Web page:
Medical MJAccording to the Centers for Disease Control and Prevention (CDC), fatal overdoses of prescription painkillers have quadrupled since 1999.  Non-fatal overdoses are rampant, as well.  The government estimates the number of people abusing painkillers in the United States is about 2.1 million, and estimates of the number worldwide range from 26.4 million to 36 million.

In the midst of this prescription painkiller abuse epidemic, there is some good news. The thirteen states that legalized medical marijuana between 1999 and 2010 have seen a 25 percent decrease in deaths from painkillers.

This decrease was documented in a study conducted by a number of health professionals from various institutions in the United States, including Dr. Colleen L. Barry of the Johns Hopkins Bloomberg School of Public Health. The study reads:

Medical cannabis laws are associated with significantly lower state-level opioid overdose mortality rates. Further investigation is required to determine how medical cannabis laws may interact with policies aimed at preventing opioid analgesic overdose.

There is some disagreement as to whether this reduction in painkiller mortality rates is actually attributable to medical marijuana. Phoenix House Chief  Medical Officer Dr. Andrew Kolodny is skeptical, because he doesn’t believe marijuana is not widely prescribed for chronic pain. Dr. Kolodny says, “You don’t have primary care doctors in those states [prescribing] marijuana instead of Vicodin.” He argues that even in states where medical marijuana is sold legally, only a small subset of doctors prescribe it.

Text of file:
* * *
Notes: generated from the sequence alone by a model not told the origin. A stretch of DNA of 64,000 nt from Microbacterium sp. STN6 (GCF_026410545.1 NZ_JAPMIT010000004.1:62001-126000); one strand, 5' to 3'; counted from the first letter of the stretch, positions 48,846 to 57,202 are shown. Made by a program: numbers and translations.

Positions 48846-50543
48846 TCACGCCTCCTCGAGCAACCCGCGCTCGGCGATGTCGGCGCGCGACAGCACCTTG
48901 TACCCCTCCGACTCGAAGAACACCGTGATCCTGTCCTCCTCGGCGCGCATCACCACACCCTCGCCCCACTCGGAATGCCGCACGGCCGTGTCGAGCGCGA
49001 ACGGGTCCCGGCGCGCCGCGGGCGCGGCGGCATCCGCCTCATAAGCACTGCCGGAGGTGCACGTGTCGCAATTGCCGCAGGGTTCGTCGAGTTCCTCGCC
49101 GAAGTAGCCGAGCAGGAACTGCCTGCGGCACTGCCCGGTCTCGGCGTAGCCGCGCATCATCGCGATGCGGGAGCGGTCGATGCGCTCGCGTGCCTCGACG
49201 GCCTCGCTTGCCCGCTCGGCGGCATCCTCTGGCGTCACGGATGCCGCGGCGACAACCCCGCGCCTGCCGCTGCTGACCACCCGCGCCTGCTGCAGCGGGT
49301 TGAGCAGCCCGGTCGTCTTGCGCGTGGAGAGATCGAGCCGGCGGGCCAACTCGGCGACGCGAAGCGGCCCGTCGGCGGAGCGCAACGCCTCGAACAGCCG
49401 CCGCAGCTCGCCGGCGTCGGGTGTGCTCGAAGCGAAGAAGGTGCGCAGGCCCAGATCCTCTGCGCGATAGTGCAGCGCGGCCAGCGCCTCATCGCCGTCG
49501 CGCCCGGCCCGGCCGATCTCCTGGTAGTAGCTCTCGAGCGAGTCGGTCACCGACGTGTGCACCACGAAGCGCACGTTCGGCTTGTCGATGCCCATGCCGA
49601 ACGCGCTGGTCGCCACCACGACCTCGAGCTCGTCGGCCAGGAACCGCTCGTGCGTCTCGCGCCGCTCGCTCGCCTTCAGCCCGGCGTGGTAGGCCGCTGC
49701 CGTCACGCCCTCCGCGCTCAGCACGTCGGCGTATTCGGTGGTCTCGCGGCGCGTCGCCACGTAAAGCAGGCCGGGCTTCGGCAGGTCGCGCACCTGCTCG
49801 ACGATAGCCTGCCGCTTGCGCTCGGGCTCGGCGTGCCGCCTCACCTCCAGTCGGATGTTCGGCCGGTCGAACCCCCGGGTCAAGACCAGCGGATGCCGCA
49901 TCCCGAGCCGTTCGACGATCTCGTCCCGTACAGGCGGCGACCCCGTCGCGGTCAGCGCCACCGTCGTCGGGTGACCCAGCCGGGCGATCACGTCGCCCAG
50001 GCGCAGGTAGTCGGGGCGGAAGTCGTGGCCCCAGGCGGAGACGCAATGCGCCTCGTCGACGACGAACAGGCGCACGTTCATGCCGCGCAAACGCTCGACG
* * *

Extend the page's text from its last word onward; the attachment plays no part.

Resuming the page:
Instead, he believes the correlation may occur because the states that permit medical marijuana are more included to treat and prevent addition. In those states, he says, there are health systems that are more willing to approach and deal with drug addiction.

There are studies, however, that show marijuana eases the symptoms of withdrawal from opiates. Even heroin addicts have found relief from withdrawal symptoms, recognizes as intense, because of marijuana.

Whatever the exact causative relationship between medical marijuana and this decline in painkiller deaths, it is clear more research is needed. There have been extensive studies on opiates. Now it is time to dedicate research dollars to alternative approaches to pain control.